To address this, we utilized a 4K wafer prober to compile a statistical dataset on the center frequencies of superconducting readout resonators across an entire wafer. Measurements were taken using a single port probe in a hanger-mode configuration. From these measurements, we generated wafer maps that illustrate the frequency variations, providing valuable insights that can help refine the fabrication process.

Risk Mitigation Strategies for mmWave Production Test Environments
Ryan Garrison, Senior Product Business Manager, Probes Business Unit

With the full deployment of the 5G mobile network, antenna transceivers operating within the 24.25 GHz to 43.5 GHz frequency bands have become essential components in high-end smartphones. These transceivers employ sophisticated beam steering and beamforming techniques to enhance wireless data transmission, requiring precise phase control over up to 32 RF signals. It is critical to verify these chips as Known Good Die before they are integrated into modules, necessitating the use of probe cards and testing equipment that can achieve laboratory-grade precision in RF measurements on a production scale.

The use of membrane-based probe technologies addresses these electrical requirements but introduces higher forces, requiring careful setup and system deflection management to maintain optimal contact performance and durability. This challenge increases when testing is scaled up to improve cost-effectiveness. For example, in an eight-site probe head configuration, the system manages hundreds of nets—nearly a third of which are RF signals—through roughly 5000 probe contacts, generating between 50-80 kg of probing force.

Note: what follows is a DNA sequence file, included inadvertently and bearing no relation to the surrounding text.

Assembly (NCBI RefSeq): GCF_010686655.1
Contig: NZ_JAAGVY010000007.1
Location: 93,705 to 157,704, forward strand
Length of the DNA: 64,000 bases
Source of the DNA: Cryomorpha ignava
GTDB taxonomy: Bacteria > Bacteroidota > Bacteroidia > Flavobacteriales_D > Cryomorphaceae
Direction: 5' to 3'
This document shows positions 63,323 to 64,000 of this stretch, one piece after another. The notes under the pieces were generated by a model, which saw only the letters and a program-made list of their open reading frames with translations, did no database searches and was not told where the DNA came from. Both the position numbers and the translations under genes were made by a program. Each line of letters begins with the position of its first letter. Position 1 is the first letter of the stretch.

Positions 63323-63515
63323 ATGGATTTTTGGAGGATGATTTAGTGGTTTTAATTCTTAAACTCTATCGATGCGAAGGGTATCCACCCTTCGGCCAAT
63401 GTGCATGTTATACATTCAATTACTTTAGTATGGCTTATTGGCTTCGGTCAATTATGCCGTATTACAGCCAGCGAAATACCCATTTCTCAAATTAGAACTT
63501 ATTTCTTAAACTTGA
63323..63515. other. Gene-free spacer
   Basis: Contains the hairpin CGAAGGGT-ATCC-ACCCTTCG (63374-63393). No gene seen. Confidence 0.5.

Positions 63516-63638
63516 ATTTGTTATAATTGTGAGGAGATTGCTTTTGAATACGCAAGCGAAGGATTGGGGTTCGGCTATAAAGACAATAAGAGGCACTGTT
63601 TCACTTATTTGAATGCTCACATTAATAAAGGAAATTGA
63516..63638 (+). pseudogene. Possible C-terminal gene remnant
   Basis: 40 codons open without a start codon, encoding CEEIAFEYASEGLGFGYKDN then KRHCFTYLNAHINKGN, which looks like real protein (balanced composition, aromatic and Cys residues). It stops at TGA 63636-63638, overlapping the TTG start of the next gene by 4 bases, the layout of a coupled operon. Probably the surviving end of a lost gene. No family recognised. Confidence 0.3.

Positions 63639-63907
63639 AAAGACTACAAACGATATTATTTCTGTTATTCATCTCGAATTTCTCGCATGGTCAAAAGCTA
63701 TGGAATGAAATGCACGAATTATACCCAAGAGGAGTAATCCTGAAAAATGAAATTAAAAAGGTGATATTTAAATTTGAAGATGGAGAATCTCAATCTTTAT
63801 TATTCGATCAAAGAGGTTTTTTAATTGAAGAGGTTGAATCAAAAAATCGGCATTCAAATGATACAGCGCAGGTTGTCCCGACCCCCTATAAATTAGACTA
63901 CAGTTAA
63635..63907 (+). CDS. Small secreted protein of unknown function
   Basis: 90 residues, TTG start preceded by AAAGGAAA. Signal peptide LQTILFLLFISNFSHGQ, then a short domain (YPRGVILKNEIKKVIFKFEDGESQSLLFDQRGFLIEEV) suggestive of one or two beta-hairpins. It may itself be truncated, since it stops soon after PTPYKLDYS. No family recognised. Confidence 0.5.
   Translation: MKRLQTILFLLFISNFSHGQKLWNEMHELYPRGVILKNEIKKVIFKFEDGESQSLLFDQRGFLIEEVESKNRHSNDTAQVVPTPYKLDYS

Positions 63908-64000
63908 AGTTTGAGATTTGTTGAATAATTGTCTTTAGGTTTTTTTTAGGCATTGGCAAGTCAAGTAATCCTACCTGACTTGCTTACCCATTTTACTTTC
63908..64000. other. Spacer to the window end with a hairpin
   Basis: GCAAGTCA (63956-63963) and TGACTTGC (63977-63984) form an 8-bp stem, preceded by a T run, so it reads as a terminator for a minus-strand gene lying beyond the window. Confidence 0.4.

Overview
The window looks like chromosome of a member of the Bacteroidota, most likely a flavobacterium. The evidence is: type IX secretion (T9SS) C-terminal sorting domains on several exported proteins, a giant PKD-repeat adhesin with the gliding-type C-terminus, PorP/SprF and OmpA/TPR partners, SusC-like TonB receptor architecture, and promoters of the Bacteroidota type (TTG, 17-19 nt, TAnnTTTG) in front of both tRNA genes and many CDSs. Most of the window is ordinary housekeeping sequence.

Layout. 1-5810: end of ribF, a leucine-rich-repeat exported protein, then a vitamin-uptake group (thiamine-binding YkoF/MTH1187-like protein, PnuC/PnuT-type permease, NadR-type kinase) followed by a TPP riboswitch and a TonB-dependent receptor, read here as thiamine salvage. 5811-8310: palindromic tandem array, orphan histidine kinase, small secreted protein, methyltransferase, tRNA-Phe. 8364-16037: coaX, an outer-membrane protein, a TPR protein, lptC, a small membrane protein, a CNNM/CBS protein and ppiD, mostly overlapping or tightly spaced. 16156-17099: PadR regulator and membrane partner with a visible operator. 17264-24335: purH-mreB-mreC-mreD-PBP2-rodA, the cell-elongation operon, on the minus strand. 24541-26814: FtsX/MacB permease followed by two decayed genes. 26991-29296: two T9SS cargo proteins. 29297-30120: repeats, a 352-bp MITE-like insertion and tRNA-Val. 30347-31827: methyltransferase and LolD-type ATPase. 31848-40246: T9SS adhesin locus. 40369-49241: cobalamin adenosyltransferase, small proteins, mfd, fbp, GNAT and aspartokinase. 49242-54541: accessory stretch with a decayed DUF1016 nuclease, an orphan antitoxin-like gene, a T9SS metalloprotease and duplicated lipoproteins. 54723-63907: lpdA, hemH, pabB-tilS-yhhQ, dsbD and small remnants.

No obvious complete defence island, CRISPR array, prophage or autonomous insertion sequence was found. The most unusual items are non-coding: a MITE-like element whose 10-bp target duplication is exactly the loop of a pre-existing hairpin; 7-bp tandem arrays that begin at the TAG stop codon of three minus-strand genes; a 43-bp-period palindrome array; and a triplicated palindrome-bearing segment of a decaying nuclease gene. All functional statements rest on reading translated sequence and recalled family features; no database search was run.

This presentation will explore various strategies and the use of specific equipment to collect empirical data on Actual vs. Programmed Overtravel in multi-site RF probe cards. We will discuss how this data aids in developing baseline models for predictive Finite Element Analysis modeling, which will inform enhancements in future applications. These approaches help address some of the common risks associated with mmWave chip testing in high-volume manufacturing settings, ultimately aiming to lower the overall Cost of Test.

Advanced Probe Card Solutions to Address HBM Wafer and Stacked Die Test Challenges
David Cooke, Senior Product Marketing Manager, Probes Business Unit

Over recent years, Advanced Packaging has undergone substantial developments. High Bandwidth Memory (HBM) has become a primary driver of revenue growth for Memory Manufacturers, thanks to the adoption of 2.5D and 3D packaging technologies. This discussion centers on the challenges Memory Manufacturers encounter when using probe cards to ensure Known Good Die (KGD) testing. With HBM3e, there are millions of bits transferred from GPUs to Memory Stacks at rates of 9.6 GT/s (gigatransfers per second), a process that demands greater power and the capacity to manage the increased heat dissipation brought by each new version of HBM. Additionally, each iteration comes with an increased number of stacked die, which poses challenges in maintaining stable probe to pad alignment due to the heat.

In this session, we will explore the use of thermally scaled MEMs probe card technology for sorting and KGD testing, addressing how it can accommodate the thermal demands of modern memory technologies.